You're never too old to learn something new about leadership and you're never to young to start.
Here are 3 books that can help children discover important life lessons about leadership, communication and relationships.
This classic story describes a series of events that occur after giving a mouse a cookie.
Once the mouse has the cookie he asks for a glass of milk
Then he asks for a straw and then a napkin
He continues to make a series of additional requests
Each new request comes as a result of the last request being granted
This needy little mouse shows us what happens when requests are granted unconditionally. It's not that the requests are bad or that granting them is the wrong decision, it simply reveals how a seemingly small request can snowball into something much larger. The wisdom in this story can be applied in variety of areas: from project management to team leadership and even personal relationships. It is a simple but powerful lesson for leaders of all ages.
Stone Soup is a folk tale about three hungry travelers passing through a famine-ridden village where the people are unwilling to share their food.
Cleverly, the travelers decide to make "stone soup," which is not soup at all, it's just water and three round stones.
As each villager inquires about the pot of "soup" the travelers convince them to each contribute an ingredient such as potatoes, carrots or spices. In the end, the entire village unknowingly donates enough ingredients to make an entire pot of soup and the three travelers get to enjoy a warm meal for their efforts.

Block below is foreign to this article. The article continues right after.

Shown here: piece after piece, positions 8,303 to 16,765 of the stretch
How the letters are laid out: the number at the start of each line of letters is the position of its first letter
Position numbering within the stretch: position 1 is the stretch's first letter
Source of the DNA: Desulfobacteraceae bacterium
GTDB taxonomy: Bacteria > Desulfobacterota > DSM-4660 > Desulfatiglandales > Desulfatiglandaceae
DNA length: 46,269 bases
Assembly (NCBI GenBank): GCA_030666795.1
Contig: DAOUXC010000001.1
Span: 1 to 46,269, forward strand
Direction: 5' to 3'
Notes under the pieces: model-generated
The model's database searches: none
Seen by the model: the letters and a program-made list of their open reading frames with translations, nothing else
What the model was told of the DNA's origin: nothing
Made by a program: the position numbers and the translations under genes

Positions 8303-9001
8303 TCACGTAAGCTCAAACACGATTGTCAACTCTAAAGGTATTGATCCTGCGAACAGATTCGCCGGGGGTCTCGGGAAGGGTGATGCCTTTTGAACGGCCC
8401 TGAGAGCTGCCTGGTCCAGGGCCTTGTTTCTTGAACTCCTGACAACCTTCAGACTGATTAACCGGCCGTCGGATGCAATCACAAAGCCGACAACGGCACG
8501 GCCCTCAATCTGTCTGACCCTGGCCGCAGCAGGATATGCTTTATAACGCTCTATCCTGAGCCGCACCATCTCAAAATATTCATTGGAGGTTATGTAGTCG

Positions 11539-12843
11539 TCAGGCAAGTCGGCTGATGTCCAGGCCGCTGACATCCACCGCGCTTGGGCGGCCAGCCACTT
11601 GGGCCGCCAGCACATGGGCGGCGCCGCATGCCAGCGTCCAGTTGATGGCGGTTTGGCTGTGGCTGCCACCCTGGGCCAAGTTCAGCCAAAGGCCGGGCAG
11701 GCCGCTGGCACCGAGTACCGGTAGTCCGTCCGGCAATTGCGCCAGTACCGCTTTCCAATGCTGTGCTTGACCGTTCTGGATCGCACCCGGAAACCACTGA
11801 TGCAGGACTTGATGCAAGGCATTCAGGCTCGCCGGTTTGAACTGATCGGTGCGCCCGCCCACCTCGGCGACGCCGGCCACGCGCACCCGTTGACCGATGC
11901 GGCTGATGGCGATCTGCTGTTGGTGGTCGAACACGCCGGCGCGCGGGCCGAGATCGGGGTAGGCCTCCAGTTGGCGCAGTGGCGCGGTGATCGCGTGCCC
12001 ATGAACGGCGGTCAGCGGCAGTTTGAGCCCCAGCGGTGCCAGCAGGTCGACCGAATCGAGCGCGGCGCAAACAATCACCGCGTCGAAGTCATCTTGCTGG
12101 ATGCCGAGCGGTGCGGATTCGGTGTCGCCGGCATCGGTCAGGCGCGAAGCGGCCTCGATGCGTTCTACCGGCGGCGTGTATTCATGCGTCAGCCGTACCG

There are several lessons to be learned in this book: from the resourcefulness and creativity of the three travelers, to the leadership characteristics it takes to persuade people to work together. This classic story is a wonderful example of what we can accomplish when we all chip in.
The Giving Tree is a classic Shel Silverstein story that follows the life-long friendship between a boy and an apple tree. The tree is very "giving" and selflessly sacrifices to provide for the boy throughout his life. However, eventually, the boy takes all that the tree has to give.
Depending on how you look at it, the book can be viewed as a tender story of unconditional love or as an unsettling tale of selfishness.
I choose to view it as heartwarming generosity with an undertone of warning similar to the lesson in "If You Give a Mouse a Cookie". We see the result of unchecked requests being granted while at the same time understanding that the tree gladly gave everything it could to the boy out of love. All ages have something to learn from this story of selflessness and the importance of conservation.
Looking for more book recommendations?
Read this article on The Top 5 Books on Innovation